Biodesign jacket hangs from roof.
UNSW School of Art & Design PhD candidate Alia Parker uses biodesign in her project ‘Myconstellation Jacket’, which is made from black textile waste and mushroom mycelium. Image: Silversalt

Threading together a future of sustainable fashion may be found in the use of ‘biodesign’ practices.

Fashionmongers and couture lovers have descended into Sydney this week for the Afterpay Australian Fashion Week. While Fashion Week celebrates the best of current and emerging Australian fashion and design, there is an undeniable demand for more sustainable practices across the industry.

The fashion industry is responsible for 10% of global carbon emissions and is the sixth-most polluting industry in the world. Apparel consumption is predicted to rise by 63% to 102 million tons per year in 2030. Significantly contributing to this pollution is the production of cheap materials to keep up with "fast fashion" trends, which results in 85% of textiles ending up in landfill and oceans. The fast fashion phenomenon means that once consumers are done with the seasons’ trends, they move onto the next, generating a seemingly endless cycle of waste.

There is some hope for a greener future for the fashion industry, however. Still in its infancy, the concept of biodesigned clothing may offer a much more planet-friendly alternative to mass produced fast fashion because it produces textiles that can be grown naturally and which are sustainably compostable.

According to UNSW Canberra’s Dr Nina Williams, the desire to produce alternative materials is imperative. Consumers are becoming more aware of the large-scale impact the fashion industry has on the environment and are turning towards ‘conscious’ fashion.

What is ‘biodesign’?

Biodesign is an evolving term, but it is often used to refer to the integration of biological processes into traditional design thinking and practice.

This can include biomimicry, which involves mimicking or emulating the processes or structures of living systems; or bioengineering, which is technologically manipulating or reprogramming biological systems.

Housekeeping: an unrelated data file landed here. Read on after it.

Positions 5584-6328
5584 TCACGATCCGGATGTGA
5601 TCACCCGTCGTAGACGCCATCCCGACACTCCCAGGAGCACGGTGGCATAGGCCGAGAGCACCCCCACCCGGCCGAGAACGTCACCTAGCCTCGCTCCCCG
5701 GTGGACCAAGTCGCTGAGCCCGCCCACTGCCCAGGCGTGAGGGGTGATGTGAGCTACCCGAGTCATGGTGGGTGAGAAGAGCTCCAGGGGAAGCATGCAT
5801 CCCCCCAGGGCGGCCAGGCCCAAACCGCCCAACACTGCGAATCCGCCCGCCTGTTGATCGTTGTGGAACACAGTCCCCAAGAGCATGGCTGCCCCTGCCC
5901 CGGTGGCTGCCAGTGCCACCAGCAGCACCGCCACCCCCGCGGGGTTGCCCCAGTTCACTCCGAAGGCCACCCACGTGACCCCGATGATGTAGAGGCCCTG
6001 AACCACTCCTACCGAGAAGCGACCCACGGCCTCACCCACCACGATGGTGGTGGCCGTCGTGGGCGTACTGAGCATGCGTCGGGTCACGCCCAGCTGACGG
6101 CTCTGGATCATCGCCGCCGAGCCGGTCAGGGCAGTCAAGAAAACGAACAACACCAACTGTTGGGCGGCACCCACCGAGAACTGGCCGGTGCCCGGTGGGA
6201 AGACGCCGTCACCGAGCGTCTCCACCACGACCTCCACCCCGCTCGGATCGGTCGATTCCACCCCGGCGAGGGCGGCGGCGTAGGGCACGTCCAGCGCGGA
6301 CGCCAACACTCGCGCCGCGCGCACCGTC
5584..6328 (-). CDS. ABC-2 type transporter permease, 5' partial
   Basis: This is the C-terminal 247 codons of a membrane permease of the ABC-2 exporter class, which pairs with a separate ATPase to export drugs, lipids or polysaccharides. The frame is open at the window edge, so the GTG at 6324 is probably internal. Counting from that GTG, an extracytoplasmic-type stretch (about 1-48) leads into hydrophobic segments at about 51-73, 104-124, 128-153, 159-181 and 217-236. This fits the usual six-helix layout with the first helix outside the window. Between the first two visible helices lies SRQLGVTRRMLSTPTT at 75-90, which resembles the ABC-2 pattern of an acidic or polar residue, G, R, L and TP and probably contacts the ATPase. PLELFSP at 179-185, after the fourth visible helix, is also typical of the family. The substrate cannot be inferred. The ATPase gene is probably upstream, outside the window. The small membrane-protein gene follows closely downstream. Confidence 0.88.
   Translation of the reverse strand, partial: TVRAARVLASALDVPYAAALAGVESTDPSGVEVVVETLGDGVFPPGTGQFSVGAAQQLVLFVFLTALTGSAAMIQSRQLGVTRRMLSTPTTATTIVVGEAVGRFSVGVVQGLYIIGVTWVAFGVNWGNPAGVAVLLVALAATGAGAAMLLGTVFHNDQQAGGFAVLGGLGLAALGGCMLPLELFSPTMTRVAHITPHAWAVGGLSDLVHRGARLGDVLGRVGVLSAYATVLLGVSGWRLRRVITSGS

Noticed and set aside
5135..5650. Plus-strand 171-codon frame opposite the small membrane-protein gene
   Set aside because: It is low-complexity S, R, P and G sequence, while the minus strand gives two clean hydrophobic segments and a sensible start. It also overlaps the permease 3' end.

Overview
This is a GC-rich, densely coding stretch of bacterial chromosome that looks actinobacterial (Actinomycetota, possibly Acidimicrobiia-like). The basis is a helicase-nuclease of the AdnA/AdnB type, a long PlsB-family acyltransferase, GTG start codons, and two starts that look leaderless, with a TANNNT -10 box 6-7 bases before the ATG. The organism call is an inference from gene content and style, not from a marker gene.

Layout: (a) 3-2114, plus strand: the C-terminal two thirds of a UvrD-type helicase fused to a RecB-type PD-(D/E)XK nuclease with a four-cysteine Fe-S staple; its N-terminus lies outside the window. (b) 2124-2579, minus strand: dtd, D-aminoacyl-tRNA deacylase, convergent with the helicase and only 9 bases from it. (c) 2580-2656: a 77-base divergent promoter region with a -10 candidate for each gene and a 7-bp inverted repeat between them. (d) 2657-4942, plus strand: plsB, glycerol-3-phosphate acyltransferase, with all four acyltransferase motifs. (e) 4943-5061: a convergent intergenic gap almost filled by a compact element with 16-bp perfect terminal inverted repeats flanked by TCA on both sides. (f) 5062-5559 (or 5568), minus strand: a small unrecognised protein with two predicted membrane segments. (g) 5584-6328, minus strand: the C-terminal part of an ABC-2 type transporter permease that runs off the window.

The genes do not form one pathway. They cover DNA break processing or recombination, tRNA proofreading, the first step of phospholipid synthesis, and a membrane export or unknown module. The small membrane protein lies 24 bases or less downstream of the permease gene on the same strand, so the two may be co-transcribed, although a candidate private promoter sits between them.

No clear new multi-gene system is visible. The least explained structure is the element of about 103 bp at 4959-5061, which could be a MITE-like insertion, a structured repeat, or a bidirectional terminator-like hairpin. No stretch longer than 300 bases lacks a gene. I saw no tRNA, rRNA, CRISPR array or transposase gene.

“Most commonly, biodesign refers to the use of organic systems in the design process itself,” Dr Williams said.

Biodesign is not a new process. In 1925, microbiologist Maurice Lemoigne identified polyhydroxyalkanoates (PHAs) as a biodegradable plastic that could be produced by bacteria. The next steps towards a truly sustainable fashion industry could be found in the contemporary use of biodesign.

“In the context of fashion, common examples of biodesign includes the fermentation of yeast to create compostable leather-like fabrics; the use of mycelium (the root-like structure of fungus) to grow a biodegradable, waterproof and fire-resistant material; or the colonisation of bacteria as a less toxic alternative to textile dyes,” she said.  

Simply put, biodesign can be imagined as a way to naturally grow textiles that are sustainably compostable.

Biodesign in practice: “Myconstellation Jacket” by Alia Parker

Alia Parker sits in front of My Constellation jacket.
UNSW School of Art & Design PhD candidate Alia Parker is currently researching critical bio-textiles working with mushroom mycelium and post-consumer textile waste streams. Image: Karen Watson

UNSW School of Arts & Design’s Alia Parker is no stranger to the practice of biodesign. In her project titled “Myconstellation Jacket”, Alia re-processed discarded clothing that was beyond repair into textile sheets using paper-making techniques. These textile planes were then introduced to mushroom mycelium, which formed white fungal networks across the material to create a unique white pattern on the final product.

“In this time of ecological catastrophe and waste accumulation, Myconstellation Jacket looks to model alternative design methods that can be generative of an ethic of care for both more-than-human ecologies and the textile objects they co-produce,” Alia said.